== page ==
Brexit outlook on taxation of dividends and capital gains in the UK

Brexit outlook on taxation of dividends and capital gains in the UK

As it is known, the referendum on the permanence of the United Kingdom in the European Union took place on 23 June 2016 and saw the prevalence of the votes in favor of leaving the EU attested to 51.9%, against 48.1% of the voters who voted to stay. Following the vote, the notification of the activation of the exit procedure took place, on March 29, 2017, pursuant to art. 50 of the Lisbon Treaty.

It follows that England will withdraw from the treaties of the European Union with important consequences on the legal and economic landscape. It is evident that this event will strongly influence the theme of double taxation, with special regard to participation exemption on inter-company transnational dividends. However, the effects will be neither immediate nor easily foreseeable.

Now, as well as the undeniable value of current affairs, this topic is also a very interesting field of coordination between all the tax regulations on taxation of dividends and capital gains in Italy and in the UK. As far as direct taxation is concerned, the main impacts should be verified with regard to the application of the parent-subsidiary directive concerning the payment of dividends. With Brexit, and the exit of the United Kingdom from the European Union, it will determine the non-applicability of the retention exemption regime provided for by the Parent-Subsidiary Directive n. 90/435 / EEC. This will mean that the exemption from withholding tax on profits distributed by a subsidiary to the parent company and the prohibition of the collection of any withholding tax on the profits received from the parent company by the subsidiary in the State will no longer apply to the English companies.

Therefore, one of the possible effects resulting from Brexit, which will no longer allow the application of the Parent-Subsidiary Directive, will be the impossibility to enforce the dividend withholding tax. Following the UK’s exit from the EU, this preferential regime will not be applicable anymore, since the subjective requirements required by the law would no longer be satisfied, such as residence in the Union by the company that distributes the dividends. Accordingly, dividend distribution should be subject to the conventional rules, in the case of drafting of double taxation agreements between the United Kingdom and the State in which the company distributing the dividends resides. As we know, these rules do not guarantee the same tax effects. In fact, it could be applicable only art.10 of the OECD convention against double taxation. Indeed, the first paragraph of the art. 10 of the OECD Model provides that the transnational dividends are taxed in the country of residence of the beneficiary of the dividends. However, on this issue the OECD does not go further, and does not express or indicate limits nor methods of taxation. For this reason, the mechanism outlined by art. 10 OECD can abstractly imply that the tax burden in the country of residence is the only one to which the dividend is subject, but only if the source state does not provide, in turn, a levy on the same income deriving from the participation.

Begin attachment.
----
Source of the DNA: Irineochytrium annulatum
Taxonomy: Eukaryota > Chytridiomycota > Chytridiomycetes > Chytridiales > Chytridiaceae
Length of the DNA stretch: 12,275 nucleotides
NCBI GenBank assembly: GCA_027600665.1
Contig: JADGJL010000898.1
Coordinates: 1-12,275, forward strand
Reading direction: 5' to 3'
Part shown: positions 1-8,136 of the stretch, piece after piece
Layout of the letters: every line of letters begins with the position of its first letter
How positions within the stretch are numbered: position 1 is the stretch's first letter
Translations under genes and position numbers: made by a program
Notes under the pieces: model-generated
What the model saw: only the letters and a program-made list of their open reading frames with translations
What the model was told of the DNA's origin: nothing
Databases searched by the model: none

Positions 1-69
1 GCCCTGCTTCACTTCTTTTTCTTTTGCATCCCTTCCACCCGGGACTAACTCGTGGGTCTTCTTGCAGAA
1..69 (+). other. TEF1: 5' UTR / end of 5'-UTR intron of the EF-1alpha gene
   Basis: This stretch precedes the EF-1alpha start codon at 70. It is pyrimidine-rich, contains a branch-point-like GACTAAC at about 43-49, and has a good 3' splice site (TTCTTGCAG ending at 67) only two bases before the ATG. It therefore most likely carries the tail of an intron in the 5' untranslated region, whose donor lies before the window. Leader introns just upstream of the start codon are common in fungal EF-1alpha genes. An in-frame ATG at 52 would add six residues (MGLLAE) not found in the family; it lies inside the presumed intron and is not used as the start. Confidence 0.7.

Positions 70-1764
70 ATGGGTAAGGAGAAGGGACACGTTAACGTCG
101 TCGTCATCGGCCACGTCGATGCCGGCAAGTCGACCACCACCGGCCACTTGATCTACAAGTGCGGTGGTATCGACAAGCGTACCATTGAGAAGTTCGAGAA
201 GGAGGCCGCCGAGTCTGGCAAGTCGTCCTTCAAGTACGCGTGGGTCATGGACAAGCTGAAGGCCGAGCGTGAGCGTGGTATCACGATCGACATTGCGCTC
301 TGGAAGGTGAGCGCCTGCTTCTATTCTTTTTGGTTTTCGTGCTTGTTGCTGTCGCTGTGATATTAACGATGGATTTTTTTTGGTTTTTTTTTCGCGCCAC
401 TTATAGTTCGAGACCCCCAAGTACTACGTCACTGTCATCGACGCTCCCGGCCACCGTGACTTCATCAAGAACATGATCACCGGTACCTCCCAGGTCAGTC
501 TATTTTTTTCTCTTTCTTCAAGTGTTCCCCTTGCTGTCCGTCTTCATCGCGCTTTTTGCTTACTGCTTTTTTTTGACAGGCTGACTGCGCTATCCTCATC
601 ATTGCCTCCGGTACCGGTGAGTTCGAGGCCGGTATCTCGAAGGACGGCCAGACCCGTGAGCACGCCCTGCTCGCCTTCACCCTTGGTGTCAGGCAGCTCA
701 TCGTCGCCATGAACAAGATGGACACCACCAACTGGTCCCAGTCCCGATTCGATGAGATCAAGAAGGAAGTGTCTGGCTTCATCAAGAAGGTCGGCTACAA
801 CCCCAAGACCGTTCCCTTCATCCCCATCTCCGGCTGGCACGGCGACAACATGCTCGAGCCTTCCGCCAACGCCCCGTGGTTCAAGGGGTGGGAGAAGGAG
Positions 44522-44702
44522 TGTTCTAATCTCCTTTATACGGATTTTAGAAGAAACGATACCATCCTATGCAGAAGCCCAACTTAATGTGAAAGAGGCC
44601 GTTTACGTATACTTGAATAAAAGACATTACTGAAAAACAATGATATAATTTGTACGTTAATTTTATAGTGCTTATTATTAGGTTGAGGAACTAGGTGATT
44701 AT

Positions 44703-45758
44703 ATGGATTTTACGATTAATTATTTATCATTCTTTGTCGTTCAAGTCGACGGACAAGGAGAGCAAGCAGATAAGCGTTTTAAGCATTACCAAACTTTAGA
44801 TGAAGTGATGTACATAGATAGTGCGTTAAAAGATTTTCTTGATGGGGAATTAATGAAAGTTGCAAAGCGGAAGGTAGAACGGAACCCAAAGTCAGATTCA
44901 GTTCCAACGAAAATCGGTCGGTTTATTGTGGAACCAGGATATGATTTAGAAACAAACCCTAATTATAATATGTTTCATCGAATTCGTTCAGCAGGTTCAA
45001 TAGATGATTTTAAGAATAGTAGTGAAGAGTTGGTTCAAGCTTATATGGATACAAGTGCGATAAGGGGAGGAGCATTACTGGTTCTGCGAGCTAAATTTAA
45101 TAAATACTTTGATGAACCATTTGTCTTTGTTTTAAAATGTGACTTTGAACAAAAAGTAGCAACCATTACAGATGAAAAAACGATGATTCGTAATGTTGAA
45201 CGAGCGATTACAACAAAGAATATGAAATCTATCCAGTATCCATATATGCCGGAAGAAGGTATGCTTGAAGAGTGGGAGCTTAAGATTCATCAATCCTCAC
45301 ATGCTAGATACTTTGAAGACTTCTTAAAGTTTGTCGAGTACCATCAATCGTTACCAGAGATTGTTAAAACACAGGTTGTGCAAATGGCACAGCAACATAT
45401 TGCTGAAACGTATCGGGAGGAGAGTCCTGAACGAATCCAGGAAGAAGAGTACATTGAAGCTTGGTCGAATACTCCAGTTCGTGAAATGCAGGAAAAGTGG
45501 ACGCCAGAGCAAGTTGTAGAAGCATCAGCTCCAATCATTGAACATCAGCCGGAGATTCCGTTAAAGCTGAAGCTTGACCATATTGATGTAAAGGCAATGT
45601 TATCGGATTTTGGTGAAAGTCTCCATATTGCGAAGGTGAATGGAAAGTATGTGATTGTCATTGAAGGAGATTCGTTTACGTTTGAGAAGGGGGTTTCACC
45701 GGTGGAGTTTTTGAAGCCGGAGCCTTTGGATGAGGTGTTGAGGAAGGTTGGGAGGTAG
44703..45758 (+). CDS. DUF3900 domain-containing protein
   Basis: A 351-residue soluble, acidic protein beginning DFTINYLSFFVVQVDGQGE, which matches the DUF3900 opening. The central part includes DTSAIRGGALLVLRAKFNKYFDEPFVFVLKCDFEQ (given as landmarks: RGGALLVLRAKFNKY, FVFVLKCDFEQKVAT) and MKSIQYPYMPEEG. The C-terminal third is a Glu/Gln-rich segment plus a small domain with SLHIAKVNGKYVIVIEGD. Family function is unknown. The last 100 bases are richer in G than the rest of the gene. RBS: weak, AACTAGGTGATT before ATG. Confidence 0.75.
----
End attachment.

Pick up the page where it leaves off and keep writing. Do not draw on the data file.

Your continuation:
On the contrary, it is possible that the source state provides in its national law a levy on the same income deriving from the participation. Article 10 of the OECD Model, does not prevent this phenomenon, but regulates it in its second paragraph. In fact, the second imposition of the source state is permitted with maximum limit to the levy. If the “beneficial owner” clause is met, taxation in the source state cannot apply a rate higher than 5% on the gross amount of the dividends, if the beneficial owner is a company that directly holds at least 25% of the share capital of the distributing company. If the dividends do not meet the aforementioned characteristics, the applicable rate cannot exceed 15%. Obviously, these limits are caps. In fact, nothing prevents the contracting states from agreeing to lower rates. In practice it is known that the rate most frequently adopted is 10%.

For this reason, the following appears to be the most suitable solution. That is, either a multilateral convention between UK and member states, or a bilateral convention between UK and EU itself. With this convention, the double taxation on dividends will be regulated under international law and not under EU law. This will have the consequence of a less biased treatment towards English companies with respect to the “as-is” state. In fact, it won’t be justified anymore by the EU principal objective of leaving room for more economically “healthy” logics such as the choice of the country that allows a maximization of economic efficiency in business activity. All this because the latter objective is applicable only to member states.

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